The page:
GDPR best practice for NGOs
Posted by Henk Onstwedder
Last week I had the privilege of attending the first regional Middle East chapter meeting of NetHope. Founded in 2001, NetHope is an American consortium of more than 50 American non-governmental organizations (NGOs) that specializes in improving IT connectivity among humanitarian organizations in developing countries and areas affected by disaster. Through collaboration, they aim to bring together the expertise of the technology sector with the on-the-ground experience of nonprofits, providing the resources, tools, guidance, and grant making needed to support digital transformation. Their goals very much reflect those of Unit4 in the Not-for-Profit sector.
A group of 30 representatives from 15 leading international NGOs gathered at the meeting to discuss common themes and share experiences on IT related topics. One of the most interesting discussions was about how to apply General Data Protection Regulation (GDPR) in the complex setting of an international NGO. Organizations must comply with the requirements under GDPR, before it comes into effect on May 25, 2018. It applies to all companies selling to and storing personal information about citizens in Europe. It provides citizens of the EU and EEA with greater control over their personal data and assurances that their information is being securely protected across Europe. Although many NGOs have already adopted privacy processes and procedures consistent with the Directive, many don’t, and significant fines and penalties will be given for non-compliance. For NGOs, whose work depends on the support of individuals, this is significant.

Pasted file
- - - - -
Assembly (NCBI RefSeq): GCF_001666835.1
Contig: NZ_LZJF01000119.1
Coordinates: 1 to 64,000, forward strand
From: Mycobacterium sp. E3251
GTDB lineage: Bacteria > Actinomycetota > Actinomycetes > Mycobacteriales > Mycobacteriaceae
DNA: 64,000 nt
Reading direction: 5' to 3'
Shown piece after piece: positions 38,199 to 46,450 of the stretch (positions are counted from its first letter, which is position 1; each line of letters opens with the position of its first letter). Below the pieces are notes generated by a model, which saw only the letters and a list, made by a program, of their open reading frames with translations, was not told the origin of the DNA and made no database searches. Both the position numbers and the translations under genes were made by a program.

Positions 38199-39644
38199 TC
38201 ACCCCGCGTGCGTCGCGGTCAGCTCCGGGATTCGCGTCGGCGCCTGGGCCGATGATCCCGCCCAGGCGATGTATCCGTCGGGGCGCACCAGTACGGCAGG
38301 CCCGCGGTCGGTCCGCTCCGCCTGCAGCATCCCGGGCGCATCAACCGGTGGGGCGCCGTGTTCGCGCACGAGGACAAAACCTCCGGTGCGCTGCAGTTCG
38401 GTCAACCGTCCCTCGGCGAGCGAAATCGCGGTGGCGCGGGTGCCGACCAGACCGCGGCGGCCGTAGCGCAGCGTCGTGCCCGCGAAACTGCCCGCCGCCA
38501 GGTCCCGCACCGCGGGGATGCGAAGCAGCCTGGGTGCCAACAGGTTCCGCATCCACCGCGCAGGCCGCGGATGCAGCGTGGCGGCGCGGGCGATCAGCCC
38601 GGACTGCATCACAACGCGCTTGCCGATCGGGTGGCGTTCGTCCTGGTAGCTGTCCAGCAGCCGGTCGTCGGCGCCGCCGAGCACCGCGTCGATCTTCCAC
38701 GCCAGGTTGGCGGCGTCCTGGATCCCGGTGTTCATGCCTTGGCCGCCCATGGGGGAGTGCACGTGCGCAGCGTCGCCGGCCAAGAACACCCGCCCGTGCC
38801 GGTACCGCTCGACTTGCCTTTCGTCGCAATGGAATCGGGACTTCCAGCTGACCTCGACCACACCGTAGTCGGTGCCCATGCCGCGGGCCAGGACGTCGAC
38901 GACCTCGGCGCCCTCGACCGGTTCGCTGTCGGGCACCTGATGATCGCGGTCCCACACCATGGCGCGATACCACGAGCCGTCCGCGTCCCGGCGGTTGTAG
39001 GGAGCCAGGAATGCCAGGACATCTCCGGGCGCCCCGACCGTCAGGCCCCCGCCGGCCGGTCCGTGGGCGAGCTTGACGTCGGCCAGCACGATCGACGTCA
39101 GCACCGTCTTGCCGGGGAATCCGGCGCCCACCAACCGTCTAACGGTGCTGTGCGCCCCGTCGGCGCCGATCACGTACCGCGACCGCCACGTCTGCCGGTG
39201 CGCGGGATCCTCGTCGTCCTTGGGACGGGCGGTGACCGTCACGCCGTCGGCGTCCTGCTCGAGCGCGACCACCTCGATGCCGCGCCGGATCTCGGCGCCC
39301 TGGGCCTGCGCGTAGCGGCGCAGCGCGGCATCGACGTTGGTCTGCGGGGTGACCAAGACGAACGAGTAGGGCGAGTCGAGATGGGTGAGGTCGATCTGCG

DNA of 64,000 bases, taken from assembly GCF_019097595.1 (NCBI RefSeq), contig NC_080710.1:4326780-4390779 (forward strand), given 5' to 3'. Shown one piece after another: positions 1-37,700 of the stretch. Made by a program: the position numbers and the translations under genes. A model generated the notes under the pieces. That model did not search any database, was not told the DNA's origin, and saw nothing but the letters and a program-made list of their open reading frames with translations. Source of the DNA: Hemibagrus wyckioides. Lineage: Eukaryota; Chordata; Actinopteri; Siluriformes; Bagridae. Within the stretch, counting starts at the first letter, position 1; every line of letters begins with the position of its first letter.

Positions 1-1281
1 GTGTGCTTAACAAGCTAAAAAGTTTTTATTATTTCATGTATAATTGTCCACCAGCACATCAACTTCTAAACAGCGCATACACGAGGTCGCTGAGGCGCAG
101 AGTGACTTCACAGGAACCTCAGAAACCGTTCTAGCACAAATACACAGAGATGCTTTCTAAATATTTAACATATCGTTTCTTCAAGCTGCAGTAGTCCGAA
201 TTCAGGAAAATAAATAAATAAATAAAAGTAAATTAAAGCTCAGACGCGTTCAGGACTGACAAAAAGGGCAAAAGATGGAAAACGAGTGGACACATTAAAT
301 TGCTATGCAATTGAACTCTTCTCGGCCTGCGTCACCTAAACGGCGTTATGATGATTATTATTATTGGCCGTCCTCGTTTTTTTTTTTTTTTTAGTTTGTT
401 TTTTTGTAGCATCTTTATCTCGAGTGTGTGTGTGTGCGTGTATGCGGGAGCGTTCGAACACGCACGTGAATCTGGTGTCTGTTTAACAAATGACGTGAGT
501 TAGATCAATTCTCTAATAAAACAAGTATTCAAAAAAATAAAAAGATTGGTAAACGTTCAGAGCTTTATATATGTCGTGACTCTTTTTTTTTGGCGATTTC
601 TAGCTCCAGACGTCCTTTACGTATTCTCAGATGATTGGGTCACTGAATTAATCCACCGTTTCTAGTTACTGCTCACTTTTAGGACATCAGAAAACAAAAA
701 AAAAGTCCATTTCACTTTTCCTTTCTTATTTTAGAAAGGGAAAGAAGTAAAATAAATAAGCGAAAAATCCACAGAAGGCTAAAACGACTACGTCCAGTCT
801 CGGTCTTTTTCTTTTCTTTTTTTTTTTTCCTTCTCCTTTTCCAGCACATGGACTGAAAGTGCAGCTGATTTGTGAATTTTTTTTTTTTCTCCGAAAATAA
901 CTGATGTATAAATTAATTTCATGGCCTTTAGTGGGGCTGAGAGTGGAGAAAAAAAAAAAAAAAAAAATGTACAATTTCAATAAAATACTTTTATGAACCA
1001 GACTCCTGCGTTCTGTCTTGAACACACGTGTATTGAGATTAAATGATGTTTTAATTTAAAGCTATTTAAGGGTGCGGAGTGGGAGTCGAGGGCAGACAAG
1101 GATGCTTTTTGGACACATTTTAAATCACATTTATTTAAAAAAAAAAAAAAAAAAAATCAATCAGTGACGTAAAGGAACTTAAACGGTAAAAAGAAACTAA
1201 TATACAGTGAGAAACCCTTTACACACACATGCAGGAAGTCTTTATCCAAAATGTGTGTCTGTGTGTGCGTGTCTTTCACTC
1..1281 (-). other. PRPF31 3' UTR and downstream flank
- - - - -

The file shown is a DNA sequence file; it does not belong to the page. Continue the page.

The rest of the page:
The NGOs we talk to pride themselves on their ability to analyze data and their social impact and results. This is their biggest focus, which means they collect massive amounts of personal data on their donors and beneficiaries from information on health and finances to dates of birth and ID numbers of individuals they are trying to help. Still, many of those organizations still do not have strict data protection policies or the systems and structures to manage the data properly. This has to be addressed and fast.
Our discussions with NetHope focused on the fact that while GDPR is an EU regulation, and is certainly applicable for situations that require data management and processing within the EU, do the same rules apply when the European operation of the INGO collects data on beneficiaries outside the EU? And, what happens if this is done by a non-EU subsidiary of the INGO?
General consensus amongst the participants was that in an INGO with a presence in the EU, all data should be subject to GDPR. First, it pre-empts any legal risks of non-compliance. Since these risks can be significant and could lead to hefty fines, this is a strong argument. Second, many believe that it works best if the INGO has a single policy regarding data privacy and security. In other words, if some part of the organization has to be GDPR compliant, then the entire organization should adopt it as a policy. Third, there is the understanding that GDPR – or data privacy in general – is a moral obligation for INGOs. As an INGO you want to take maximum care of the personal data of the beneficiaries you are trying to protect, the personal data of your own employees, and those of the donors. That’s a highly motivating argument that should see this principle adopted by the entire sector as a business best practice.